Assassin’s Creed Rogue was released around the same time as Assassin’s Creed Unity in an attempt to placate the fans of the series that hadn’t yet made the move over to the next generation of consoles. I worked in a local game shop at the time of release and I kept hearing the same feedback: Rogue was easily the better game of the two.
In hindsight, it is easy to see why this was the case.
For this outing in the Animus, we step into the shoes of Shay: a trainee assassin who finds the morals and principles of the Brotherhood slightly disturbing. As the story progresses, Shay begins to develop as a character and you realise that his ideals and reasons for doing what he does aren’t as obscure as you think they are. However, because the main story is ridiculously short, you really don’t get to know Shay as you did Edward or the Frye twins. I think this is a shame because Shay is a truly engaging and interesting character (he’s better than Connor, anyway!). But one thing Rogue does, and does well, is allow us to dig deeper into the Templar organisation, something that many fans of the series will agree has fallen far short. Sure, we all know about the Brotherhood, but it is nice to find out why we are hunting them and what threats they do actually pose. Not only is this something that the series needs to introduce more often, it is also a pleasant breath of fresh air.
It must be said that Ubisoft have done a fantastic job of bringing Rogue onto the next generation of consoles. The graphics have been tidied up significantly and the gameplay mechanics also feel as if they have been tweaked as combat and sailing feel a lot more responsive than they did in the previous version. Although Rogue does feel very much like Black Flag, it has a darker feel to it and the whole atmosphere of the game reflects this. The Rogue universe is set in the frigid atmosphere of the North Atlantic and so you must navigate icebergs as well as enemy ships. Shay’s ship feels slightly more rigid and the places you visit tend to feel like they are the last outposts on Earth. The developers have done a great job in trying to bring this alternative layer to the cannon of the Creed universe.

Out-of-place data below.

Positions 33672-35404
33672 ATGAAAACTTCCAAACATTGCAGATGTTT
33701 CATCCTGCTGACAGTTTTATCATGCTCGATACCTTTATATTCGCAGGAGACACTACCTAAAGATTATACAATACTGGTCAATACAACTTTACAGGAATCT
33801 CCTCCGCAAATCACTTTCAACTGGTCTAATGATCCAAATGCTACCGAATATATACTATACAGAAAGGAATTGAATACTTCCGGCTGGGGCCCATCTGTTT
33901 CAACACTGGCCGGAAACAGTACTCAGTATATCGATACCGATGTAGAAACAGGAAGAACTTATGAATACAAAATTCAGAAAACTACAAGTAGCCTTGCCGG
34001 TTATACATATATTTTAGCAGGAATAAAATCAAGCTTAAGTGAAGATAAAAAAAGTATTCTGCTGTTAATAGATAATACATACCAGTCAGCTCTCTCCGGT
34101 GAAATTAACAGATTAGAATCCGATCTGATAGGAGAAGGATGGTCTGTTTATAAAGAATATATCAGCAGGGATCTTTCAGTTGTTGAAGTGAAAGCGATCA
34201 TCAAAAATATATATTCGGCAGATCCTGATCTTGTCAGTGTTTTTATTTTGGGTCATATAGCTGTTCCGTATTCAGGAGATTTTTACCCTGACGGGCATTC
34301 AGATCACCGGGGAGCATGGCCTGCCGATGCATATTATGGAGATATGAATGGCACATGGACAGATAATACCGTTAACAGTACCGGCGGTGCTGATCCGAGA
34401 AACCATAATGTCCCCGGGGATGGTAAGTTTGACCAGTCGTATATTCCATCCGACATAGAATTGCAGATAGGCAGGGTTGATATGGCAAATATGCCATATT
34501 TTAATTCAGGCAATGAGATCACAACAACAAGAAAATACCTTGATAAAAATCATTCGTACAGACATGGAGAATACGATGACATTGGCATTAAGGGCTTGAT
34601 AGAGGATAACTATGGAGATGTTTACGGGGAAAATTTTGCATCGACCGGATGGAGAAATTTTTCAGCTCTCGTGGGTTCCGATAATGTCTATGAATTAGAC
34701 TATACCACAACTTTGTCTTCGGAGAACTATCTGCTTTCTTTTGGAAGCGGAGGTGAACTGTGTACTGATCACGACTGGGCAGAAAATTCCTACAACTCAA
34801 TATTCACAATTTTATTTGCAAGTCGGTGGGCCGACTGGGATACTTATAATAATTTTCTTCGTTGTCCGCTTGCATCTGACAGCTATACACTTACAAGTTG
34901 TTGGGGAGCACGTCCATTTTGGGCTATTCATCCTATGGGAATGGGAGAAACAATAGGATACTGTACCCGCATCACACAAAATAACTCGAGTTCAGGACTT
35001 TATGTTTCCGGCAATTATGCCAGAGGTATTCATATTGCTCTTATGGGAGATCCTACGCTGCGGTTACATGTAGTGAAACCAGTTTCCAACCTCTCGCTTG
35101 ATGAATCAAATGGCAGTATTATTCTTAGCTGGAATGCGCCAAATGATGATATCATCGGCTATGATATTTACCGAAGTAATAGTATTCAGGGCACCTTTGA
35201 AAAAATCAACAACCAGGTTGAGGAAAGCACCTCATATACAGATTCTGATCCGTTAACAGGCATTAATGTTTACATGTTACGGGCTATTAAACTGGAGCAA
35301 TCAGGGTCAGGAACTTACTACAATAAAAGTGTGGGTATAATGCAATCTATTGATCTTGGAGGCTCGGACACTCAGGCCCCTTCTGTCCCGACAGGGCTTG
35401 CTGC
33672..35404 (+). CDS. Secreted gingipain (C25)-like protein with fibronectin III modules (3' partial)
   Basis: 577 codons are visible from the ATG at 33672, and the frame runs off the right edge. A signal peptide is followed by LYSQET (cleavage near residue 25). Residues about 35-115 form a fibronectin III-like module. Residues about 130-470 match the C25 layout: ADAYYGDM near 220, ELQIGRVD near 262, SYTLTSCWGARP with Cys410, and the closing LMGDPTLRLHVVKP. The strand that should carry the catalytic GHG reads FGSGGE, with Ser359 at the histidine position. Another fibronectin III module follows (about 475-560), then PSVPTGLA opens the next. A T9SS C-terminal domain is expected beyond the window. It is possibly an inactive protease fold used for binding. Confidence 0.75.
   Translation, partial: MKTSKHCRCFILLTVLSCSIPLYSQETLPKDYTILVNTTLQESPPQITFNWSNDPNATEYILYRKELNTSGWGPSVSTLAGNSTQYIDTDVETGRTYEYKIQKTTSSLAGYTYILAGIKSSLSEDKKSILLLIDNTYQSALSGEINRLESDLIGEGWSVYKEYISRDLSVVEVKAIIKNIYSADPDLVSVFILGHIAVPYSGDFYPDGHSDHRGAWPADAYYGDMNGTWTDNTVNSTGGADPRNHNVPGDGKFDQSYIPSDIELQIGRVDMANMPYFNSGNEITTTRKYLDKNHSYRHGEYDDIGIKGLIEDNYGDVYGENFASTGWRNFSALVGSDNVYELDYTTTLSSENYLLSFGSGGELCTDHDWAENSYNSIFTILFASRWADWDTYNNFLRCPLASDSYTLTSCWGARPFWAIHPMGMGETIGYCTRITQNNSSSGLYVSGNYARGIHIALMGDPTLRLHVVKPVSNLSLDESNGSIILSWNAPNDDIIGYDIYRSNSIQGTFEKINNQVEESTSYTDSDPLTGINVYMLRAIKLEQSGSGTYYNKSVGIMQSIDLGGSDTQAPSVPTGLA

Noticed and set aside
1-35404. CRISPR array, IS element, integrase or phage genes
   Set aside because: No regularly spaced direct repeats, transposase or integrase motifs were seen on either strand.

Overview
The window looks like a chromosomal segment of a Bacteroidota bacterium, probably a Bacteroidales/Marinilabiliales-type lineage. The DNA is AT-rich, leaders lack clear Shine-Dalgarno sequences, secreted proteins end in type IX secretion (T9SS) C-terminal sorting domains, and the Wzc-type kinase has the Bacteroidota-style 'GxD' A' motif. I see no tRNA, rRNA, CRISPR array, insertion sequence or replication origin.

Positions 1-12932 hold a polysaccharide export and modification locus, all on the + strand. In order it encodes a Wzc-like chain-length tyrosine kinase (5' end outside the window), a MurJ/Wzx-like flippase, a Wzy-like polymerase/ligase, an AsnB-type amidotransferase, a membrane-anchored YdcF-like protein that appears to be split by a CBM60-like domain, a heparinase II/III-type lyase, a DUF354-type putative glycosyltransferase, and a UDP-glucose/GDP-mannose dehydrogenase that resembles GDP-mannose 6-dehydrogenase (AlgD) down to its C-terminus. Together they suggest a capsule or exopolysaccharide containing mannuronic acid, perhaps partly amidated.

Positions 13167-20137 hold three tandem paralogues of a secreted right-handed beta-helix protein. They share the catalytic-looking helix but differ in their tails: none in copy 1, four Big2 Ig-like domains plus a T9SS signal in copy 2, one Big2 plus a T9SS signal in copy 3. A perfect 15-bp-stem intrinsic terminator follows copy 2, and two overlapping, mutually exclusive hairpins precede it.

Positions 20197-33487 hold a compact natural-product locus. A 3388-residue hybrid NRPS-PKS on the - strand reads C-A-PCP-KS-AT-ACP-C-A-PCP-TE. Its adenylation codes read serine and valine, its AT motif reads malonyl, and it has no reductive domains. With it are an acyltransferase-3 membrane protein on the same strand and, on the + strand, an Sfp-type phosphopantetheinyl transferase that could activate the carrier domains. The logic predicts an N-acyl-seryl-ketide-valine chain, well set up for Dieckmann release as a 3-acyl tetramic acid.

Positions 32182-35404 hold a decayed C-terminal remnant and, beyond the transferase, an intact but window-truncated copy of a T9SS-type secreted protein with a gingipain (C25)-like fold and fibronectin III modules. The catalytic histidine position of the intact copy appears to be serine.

It is here that Rogue is at its best. The naval combat is identical to Black Flag but you use different weapons to slow down and incapacitate your enemies. Harvesting tobacco seems to be your number one goal in order to gather enough money to upgrade both your ship and Shay. In Black Flag, the upgrade system worked perfectly and Rogue is no exception.
As with other Assassin’s Creed games released around this time, Ubisoft have added in a number of short segments that take you out of the animus and into the real world, forcing you to hack computers and retrieve files from Abstergo. In all honesty, I was never truly invested in any of this and I feel it is there as more of a filler, but for those of you who want to take the time to find all the hidden documents and files, then you will be rewarded with a deeper look into the Assassin’s Creed universe.
However, despite its numerous sidequests and filler section, Rogue does feel very empty in comparison to other Creed games. The main story does feel rushed, especially towards the end and it seems to miss the charm that came with constructing your own homestead in Assassin’s Creed 3 or your own port in Black Flag. Once you have tired of blowing up ships or looking for the last elusive collectible, fans of the series will really struggle to find an activity worthwhile aside from the main quest. Side quests often feel repetitive and with as with any other Assassin’s Creed game, you do find that it can feel a little grindy.
All in all, though, Ubisoft have done a fantastic job of bringing Rogue to the next generation of consoles by providing us with a story that is worthy of being told. If you can look past the short single-player campaign and repetitive side-quests, then Rogue should be on the list of games to play in between the big releases of 2018.
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Ubisoft have done a fantastic job of bringing another instalment in the series back to our consoles. However, the short single player campaign and relatively empty game world that pales in comparison to other entries in the series hampers the progression of one the series’ most interesting characters. Microtransactions: none.
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